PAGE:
On the outside this tissue forms deep skin folds, which can cause problems too, but it is the inside of the breed’s mouth we are concerned with here. Inside the pug’s mouth, his soft palate has nowhere to go except into his airway. And this breed often have severely compromised respiratory systems. In more ways than one.
These problems together are termed brachycephalic airway syndrome.
There are surgical options which can help some Pugs to breathe more easily in the long term, but considering whether to bring a puppy home who you know will be constantly short of breath is a decision only you can make.
It’s important that you read this information if you are considering buying a Pug puppy as brachycephalic airway syndrome is a significant risk and it will affect your wallet as much as it affects your heart.
Pug Eye Problems
Being a Pug does not just mean coping without a muzzle. It also means coping with abnormally shallow eye sockets. This is related to the shape of the breed’s skull, and happens in other brachycephalic breeds too.
Shallow sockets means protruding eyes. And protruding eyes get scraped and scratched a lot more than they should. They are also prone to ulcers and infections because the dog’s eyelids struggle to close properly over an eye that is sticking out further than it should.
You can help your puppy to reduce these risks by being vigilant with their eye health. Inspect them every day for signs of discomfort, including rubbing, redness and discharge. Take your dog to the vet immediately if you have any concerns.
Pugs Screw Tails
You probably know that this dog has a cute little corkscrew tail that curls over his bottom. It looks very sweet, but the screw tail can be trouble for these dogs and their owners. The feature that makes the tail lie in a spiral, instead of hanging down behind the dog, is a result of a deformity of the tail bones.
A corkscrew tail is caused by an unusual bone shape which forces the spine to form a spiral. If the deformity affects more than just the tail, and occurs higher up the spine, it can cause very painful and severe neurological problems.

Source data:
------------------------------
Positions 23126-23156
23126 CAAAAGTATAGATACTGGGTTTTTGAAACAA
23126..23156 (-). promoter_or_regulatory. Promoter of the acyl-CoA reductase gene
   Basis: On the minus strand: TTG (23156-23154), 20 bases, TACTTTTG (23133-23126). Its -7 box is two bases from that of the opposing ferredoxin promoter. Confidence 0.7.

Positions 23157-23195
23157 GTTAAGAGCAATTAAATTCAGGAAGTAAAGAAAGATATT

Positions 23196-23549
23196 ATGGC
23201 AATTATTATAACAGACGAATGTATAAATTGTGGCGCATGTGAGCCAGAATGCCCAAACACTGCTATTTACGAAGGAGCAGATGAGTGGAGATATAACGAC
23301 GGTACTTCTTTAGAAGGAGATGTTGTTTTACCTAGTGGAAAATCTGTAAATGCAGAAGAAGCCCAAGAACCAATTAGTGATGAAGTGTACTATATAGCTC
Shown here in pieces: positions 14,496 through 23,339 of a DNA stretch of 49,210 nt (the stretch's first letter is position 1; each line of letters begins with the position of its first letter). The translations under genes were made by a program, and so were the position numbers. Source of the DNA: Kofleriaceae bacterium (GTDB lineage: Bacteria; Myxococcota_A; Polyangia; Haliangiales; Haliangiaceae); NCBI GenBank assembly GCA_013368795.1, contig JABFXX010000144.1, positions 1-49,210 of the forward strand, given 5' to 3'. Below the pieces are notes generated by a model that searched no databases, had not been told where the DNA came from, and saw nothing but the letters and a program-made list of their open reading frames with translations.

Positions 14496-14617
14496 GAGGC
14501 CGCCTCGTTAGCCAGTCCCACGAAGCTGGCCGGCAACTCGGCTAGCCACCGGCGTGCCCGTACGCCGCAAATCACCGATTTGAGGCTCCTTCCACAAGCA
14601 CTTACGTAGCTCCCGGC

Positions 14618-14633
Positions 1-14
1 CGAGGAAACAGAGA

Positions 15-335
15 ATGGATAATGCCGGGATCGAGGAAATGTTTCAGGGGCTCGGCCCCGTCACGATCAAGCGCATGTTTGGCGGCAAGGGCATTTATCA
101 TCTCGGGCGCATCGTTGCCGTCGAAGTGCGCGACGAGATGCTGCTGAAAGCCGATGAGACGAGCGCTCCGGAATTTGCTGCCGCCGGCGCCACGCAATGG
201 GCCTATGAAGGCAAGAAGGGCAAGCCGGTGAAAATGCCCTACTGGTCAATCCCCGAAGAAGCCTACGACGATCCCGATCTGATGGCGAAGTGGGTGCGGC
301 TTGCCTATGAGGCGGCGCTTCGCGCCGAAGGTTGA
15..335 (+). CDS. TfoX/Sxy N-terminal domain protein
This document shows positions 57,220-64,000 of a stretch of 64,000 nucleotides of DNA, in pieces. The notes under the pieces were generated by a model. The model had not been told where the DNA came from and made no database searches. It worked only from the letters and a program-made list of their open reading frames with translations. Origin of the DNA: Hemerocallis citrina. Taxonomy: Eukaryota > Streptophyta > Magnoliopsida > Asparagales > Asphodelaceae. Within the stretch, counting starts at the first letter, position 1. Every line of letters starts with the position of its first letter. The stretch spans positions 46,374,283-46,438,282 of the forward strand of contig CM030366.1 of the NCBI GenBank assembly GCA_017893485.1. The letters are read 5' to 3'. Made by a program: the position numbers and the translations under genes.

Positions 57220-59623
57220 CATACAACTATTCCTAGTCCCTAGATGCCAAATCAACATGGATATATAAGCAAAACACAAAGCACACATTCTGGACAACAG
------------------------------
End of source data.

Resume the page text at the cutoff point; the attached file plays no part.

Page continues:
Screw tails can also be hard for your pup to keep clean. If you bring a Pug puppy home you will need to inspect and clean his tail daily, wiping off any grime that may have got caught up there. This will reduce the risk of him picking up an infection or getting too grubby.
Dental Problems in Pugs
The pug has just as many teeth as nature intended. Unfortunately he has nowhere to put them. This is a common problem to several Toy dog breeds and by no means exclusive to this dog. And it is something you need to be aware of as an owner.
The number of teeth in a Pug’s mouth can cause overcrowding. The close proximity of the teeth means that food is more likely to get caught between them, leading to gum disease and tooth decay. Which in turn can cause problems eating. If you own one of these breeds, you need to take extra care of his teeth.
Brush them daily, try out dental dog chews too. Frequent checks will allow you to see whether you are helping to keep them clean. You will also need to make sure he has regular check ups with your Veterinarian, who will be able to let you know how you are getting along.
Other Health Problems in Pugs
The main health problems we have discussed so far are those related to conformation. How the breed has been bred to be shaped. These problems are not exclusive to Pugs, but they are more severe in this breed than most. And they do not just lead to health problems, they can cause these adorable pups to be in constant discomfort.
It is worth bearing in mind that although all dogs have health problems of some kind or another, these structural ones are pretty serious and must be taken into account when you are deciding which breed to adopt into your family. They also suffer from other diseases, just like any other pedigree dog. These include
- Pug dog encephalitis
- Hip dysplasia
- Aortic Stenosis – a heart problem
- Leg-Perthes disease – a painful leg bone disease
- Atrial septal defect – a heart problem
- Alopecia (hair loss)
What is important, is that these conditions, some of which occur in other breeds too, are in addition to the 5 structural problems listed above. Those problems are specifically associated with the structure of the dog. A structure that is deliberately selected for and built into the breed standard.